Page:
jhnudes asked: Do you own any of the firearms you post?
Here’s a funny little mystery. This looks to be a Frommer Stop, which is a strange long-recoil pistol design in its own right. Quite plainly we are struck with the fact that there is no obvious trigger or trigger guard where it ought to be. As best as I could make out from poor translations of this Russian forum page:
it is likely that the trigger is that small metal place right above the usual grip safety. Firing the weapon would then be accomplished simply by tightening your grip on the pistol. Perhaps this was designed for use by people who had lost their trigger finger or for use with winter gloves?
Read more about regular Frommer pistols here: http://unblinkingeye.com/Guns/Frommer/frommer.html
Arrizabalaga JO-LO-AR, 1924. Includes cocking lever for one-handed manipulation, making it popular with horse-mounted cavalry.
See more about this pistol at http://www.forgottenweapons.com/joloar-at-the-range/
The 1895 Nagant utilizes a gas-seal system with forward sliding cylinder and matched ammunition, making suppressed fire practical, an unusual feature amongst revolvers. Besides that it’s also just a very handsome revolver.
"The Rogun has a unique action. Its bold head is fixed to the back of the receiver. When it is pumped forward (it is operated by a forward then back motion, the opposite of most conventional pump actions today) the barrel is pushed forward. While the barrel is moving forward, a feeding device is rotated and scoops up a cartridge from the magazine. When the forend is pumped back, the barrel is moved back toward the bolt head, scooping up and chambering the cartridge. Instead of moving the bolt mass around like in a conventional gun, the whole barrel had to be cammed back and forward.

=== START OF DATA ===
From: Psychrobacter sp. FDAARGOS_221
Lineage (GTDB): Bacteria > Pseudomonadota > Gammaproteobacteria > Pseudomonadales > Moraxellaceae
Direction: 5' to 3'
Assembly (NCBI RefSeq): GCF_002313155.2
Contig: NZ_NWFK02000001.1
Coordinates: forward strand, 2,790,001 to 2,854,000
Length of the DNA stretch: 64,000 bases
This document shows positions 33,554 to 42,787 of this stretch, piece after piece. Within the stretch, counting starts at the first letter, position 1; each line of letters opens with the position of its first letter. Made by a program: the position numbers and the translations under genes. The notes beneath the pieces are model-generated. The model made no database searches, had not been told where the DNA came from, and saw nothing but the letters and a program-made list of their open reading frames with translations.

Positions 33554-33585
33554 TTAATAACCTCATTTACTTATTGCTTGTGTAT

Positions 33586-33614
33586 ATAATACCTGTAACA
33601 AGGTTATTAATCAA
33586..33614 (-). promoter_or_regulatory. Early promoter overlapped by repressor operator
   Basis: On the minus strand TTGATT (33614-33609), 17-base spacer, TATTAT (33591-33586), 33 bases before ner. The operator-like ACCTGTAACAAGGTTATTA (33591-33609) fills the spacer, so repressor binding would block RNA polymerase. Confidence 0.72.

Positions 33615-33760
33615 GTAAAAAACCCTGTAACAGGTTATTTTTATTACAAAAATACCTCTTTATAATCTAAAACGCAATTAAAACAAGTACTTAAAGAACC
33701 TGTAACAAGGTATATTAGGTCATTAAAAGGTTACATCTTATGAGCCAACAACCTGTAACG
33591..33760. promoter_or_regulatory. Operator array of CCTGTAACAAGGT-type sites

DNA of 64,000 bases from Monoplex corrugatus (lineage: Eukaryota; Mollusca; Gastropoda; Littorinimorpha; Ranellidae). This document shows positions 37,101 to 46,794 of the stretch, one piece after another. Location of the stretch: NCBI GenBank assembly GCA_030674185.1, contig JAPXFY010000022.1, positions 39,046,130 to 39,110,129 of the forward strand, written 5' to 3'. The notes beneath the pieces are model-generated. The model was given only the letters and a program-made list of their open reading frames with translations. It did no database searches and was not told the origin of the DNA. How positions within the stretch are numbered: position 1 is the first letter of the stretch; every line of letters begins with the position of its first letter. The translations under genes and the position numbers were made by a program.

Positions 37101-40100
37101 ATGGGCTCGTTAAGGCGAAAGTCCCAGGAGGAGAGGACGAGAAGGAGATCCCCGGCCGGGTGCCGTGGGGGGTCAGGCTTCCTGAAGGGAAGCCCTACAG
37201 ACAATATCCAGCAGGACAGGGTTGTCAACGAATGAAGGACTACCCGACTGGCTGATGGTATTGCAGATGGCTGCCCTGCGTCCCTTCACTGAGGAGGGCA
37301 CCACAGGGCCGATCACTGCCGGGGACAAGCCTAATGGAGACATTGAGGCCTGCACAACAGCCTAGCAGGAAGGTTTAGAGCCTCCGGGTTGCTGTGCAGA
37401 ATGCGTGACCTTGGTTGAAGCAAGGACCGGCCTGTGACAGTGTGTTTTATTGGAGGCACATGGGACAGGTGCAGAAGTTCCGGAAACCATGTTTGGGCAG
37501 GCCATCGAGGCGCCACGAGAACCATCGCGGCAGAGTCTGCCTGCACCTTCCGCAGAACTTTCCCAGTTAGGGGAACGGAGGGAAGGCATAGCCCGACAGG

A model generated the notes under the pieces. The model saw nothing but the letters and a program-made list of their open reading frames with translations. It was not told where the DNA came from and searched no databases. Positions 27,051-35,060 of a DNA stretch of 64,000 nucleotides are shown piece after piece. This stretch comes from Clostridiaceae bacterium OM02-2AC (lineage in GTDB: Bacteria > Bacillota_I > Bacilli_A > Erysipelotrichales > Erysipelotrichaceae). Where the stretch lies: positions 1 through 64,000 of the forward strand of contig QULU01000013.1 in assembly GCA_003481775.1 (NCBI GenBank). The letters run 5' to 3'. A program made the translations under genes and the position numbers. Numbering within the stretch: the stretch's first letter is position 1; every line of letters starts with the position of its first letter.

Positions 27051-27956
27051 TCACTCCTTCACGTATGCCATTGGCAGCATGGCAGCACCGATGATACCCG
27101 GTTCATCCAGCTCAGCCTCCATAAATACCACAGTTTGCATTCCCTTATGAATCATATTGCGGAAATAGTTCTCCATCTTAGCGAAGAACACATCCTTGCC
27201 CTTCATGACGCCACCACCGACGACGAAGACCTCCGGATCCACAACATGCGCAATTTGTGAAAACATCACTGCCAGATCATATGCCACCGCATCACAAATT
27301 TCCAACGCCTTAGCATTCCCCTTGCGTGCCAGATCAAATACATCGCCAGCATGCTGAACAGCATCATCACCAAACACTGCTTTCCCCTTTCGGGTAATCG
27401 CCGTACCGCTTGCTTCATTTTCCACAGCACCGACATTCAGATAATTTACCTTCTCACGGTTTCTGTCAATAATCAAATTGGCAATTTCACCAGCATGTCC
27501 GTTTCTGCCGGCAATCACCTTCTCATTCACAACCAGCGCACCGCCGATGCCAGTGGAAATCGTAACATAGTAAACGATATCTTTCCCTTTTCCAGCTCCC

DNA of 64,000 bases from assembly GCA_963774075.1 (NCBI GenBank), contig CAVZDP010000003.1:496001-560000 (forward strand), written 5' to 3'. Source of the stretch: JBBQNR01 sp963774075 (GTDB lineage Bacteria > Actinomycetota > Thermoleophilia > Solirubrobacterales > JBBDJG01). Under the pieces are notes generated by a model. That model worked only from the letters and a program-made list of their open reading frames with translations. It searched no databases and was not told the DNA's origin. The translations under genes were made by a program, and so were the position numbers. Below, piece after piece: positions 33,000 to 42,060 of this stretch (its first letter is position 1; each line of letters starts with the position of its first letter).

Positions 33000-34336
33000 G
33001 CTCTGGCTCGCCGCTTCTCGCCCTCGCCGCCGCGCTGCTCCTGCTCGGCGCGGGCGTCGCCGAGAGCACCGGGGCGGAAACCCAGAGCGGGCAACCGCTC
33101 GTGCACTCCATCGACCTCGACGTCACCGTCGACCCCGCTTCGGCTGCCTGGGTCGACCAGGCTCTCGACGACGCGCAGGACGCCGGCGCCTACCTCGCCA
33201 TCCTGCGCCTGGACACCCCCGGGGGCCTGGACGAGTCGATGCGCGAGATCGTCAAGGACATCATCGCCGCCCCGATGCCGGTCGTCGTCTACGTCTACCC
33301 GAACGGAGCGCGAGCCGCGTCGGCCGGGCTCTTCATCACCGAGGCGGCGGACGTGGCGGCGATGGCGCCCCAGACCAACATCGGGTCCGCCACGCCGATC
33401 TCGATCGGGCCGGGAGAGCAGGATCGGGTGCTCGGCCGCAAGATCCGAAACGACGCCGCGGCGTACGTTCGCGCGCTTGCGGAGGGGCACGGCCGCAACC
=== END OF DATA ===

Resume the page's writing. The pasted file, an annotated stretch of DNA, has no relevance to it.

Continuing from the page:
The stock on the Rogun is of the British L1A1 Self-Loading Rifle. Parker Hale did in fact supply parts for the L1A1. Because it is using a synthetic L1A1-style stock, this gun probably had to be made somewhere between the late 1950s and early 1980s.”
-Quote from The Firearm Blog via Wikipedia
The M4 Alaskan Survival Derringer
Made by American Derringer, this little two shot pistol is marketed as a survival gun able to take down large game and small game simultaneously. The top barrel is chambered for the large .45-70 cartridge, while the bottom barrel is chambered for .410 shotshell/.45 long colt. The derringer is single action only but has a safety which disengages when the hammer is cocked. They cost around $600-$700 new.